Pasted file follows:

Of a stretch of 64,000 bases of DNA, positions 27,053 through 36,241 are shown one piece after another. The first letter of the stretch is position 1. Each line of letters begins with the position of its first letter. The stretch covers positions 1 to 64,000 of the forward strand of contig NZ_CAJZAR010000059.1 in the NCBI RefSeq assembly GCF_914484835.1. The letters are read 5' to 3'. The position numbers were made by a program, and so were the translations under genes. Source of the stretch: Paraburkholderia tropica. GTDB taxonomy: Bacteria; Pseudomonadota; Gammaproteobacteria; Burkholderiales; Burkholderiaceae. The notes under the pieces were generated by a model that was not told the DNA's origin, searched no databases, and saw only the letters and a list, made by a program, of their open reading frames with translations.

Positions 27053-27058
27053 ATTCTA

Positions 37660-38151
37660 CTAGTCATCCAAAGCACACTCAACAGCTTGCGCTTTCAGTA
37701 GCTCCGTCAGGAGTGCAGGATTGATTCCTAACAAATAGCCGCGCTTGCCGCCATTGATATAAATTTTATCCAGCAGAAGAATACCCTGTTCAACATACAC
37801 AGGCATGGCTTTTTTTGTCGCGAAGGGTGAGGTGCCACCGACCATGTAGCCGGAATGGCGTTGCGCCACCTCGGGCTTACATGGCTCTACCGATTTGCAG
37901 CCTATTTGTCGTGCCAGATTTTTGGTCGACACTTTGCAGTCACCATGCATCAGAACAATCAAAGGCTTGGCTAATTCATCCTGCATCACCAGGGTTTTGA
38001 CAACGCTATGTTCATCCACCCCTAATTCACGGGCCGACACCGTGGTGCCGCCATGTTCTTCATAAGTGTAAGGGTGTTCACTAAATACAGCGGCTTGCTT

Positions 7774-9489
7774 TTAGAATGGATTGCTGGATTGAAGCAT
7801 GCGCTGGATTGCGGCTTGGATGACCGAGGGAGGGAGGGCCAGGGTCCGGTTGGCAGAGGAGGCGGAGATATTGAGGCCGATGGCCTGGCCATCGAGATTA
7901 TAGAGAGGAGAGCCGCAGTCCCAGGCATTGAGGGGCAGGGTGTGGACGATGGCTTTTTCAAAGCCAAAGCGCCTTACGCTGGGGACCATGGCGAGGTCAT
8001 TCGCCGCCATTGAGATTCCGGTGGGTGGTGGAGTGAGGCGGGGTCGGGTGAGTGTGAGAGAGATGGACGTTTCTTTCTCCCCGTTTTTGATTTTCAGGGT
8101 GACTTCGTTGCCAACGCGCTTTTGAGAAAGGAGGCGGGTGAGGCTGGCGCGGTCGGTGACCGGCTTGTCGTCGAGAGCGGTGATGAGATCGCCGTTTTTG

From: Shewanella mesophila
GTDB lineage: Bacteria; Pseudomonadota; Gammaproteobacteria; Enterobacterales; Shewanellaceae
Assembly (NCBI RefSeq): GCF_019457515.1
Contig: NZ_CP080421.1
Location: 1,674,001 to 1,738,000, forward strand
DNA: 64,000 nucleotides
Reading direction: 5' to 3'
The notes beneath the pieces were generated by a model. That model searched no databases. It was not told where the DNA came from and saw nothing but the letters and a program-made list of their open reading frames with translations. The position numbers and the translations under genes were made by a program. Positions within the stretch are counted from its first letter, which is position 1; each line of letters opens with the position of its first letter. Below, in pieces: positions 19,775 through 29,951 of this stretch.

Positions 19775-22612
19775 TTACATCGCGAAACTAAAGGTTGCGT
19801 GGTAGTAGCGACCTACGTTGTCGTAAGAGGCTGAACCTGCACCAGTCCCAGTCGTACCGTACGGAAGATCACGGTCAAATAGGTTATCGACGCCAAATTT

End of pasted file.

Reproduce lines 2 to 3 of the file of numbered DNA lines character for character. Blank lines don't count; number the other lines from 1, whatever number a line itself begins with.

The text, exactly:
Positions 27053-27058
27053 ATTCTA